Europe close: Stocks end slightly lower, some analysts wary
European stocks finished the last session of April slightly lower, with a late wave of selling hitting most indices and after data showed that the Eurozone economy shrank by 0.6% in the first quarter of the year, thus sliding into a so-called "double-dip" recession due to the successive Covid-19 lockdowns.
And some analysts were wary.
"It has been a week of drift for the headline indices, a recognition of the fact that, while earnings season is coming in as one of the best on record, investors have still been unable to muster up the necessary optimism to drive to new highs," said IG chief market analyst Chris Beauchamp.
"[...] The low VIX reading continues to point to a benign risk environment, but when stocks fail to rally hard in one of the best earnings periods of recent years it is a sign that something is not right in the world."
The pan-European Stoxx 600 index slipped 0.31% to 437.39 and Germany's Dax drifted lower by 0.12% to close at 15,135.91.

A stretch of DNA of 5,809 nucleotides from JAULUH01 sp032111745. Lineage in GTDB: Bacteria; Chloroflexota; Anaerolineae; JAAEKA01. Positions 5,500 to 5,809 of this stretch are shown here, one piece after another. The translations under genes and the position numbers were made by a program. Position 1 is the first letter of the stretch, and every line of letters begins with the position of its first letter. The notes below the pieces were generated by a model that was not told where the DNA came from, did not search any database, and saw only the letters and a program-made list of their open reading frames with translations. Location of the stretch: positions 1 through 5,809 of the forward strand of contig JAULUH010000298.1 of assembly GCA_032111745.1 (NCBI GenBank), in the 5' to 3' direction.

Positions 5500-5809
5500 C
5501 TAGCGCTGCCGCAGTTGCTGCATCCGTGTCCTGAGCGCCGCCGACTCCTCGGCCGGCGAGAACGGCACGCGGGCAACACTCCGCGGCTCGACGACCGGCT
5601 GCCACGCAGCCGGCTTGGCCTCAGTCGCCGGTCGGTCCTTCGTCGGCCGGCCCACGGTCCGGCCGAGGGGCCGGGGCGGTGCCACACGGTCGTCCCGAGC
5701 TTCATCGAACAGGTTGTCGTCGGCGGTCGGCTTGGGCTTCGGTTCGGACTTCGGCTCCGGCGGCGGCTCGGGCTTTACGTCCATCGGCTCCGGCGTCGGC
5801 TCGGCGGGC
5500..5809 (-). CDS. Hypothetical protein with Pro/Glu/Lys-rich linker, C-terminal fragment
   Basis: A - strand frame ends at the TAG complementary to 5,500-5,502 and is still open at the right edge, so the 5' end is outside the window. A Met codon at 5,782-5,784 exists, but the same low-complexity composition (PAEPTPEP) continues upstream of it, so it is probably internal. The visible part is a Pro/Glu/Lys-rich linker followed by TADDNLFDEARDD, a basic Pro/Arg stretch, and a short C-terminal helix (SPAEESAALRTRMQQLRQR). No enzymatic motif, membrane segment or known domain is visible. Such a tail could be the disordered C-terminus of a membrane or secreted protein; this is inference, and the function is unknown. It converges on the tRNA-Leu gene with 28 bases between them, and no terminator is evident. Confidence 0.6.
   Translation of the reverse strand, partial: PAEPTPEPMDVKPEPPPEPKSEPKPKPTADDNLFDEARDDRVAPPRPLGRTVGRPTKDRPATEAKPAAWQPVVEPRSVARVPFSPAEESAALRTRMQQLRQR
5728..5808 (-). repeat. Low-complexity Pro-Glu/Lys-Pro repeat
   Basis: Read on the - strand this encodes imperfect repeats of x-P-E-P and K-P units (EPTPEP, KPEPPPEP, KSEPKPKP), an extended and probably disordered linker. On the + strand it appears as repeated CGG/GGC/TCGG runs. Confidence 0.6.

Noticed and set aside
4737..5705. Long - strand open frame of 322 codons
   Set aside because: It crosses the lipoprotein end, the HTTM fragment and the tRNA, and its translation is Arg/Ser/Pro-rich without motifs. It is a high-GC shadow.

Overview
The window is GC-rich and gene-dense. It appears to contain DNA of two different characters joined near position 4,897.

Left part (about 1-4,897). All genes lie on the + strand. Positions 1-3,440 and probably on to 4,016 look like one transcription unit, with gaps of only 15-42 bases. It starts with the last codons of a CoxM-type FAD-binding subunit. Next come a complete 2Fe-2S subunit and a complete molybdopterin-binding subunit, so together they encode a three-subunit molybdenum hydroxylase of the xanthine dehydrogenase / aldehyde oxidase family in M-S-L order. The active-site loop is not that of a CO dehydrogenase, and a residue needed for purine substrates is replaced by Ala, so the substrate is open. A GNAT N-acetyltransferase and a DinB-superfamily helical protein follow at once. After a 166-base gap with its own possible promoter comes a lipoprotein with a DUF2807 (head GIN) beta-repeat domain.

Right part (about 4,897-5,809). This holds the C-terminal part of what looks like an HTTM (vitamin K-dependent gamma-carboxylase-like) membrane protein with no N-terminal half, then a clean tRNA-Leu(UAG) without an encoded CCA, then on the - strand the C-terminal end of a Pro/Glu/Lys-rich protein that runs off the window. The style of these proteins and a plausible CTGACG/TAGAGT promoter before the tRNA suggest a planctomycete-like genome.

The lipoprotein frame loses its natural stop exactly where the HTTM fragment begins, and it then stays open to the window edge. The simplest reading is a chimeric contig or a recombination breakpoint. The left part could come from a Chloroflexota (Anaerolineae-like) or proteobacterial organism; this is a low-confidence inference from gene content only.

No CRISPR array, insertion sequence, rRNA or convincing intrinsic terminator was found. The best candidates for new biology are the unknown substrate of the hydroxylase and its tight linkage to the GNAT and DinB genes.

Spain's Ibex 35 declined marginally, by 0.09% to 8,815.0.
France's Cac-40 meanwhile gave back 0.53% to 6,269.48 while the FSTE Mib was off 0.56% to 24,141.16.
In the background, euro/dollar was down 0.72% to 1.2034.
European Union statistics office Eurostat said GDP in the 19 countries sharing the euro contracted by 1.8% quarter-on-quarter during the first three months of the year.
Technically, that meant the single currency area was back in recession, having shrunk during the prior quarter as well, as a new wave of Covid-19 hit the Continent and the strong rebound seen over the summer faded.
Germany's 1.7% slump was the biggest, with Spain and Italy registering declines of 0.5% and 0.4%, respectively. A 0.4% increase in France surprised the market.
"No details are available in this report, though we are fairly confident that declining consumers’ spending in Germany and Spain, and a drop in German construction, were the main points of weakness," said analysts at Pantheon Economics.
In equity news UK pharmaceutical giant and maker of one of the Covid-19 vaccines, AstraZeneca, saw its shares up 5% after reporting better-than-expected results and sales growth forecasts.
Swedish Match rose 1% after the tobacco group reported a much higher first-quarter operating profit than expected.
Barclays failed to impress investors, with the shares down 7% despite reporting a quarterly profit that more than doubled, while France’s BNP Paribas slipped was also lower after better-than-expected profit.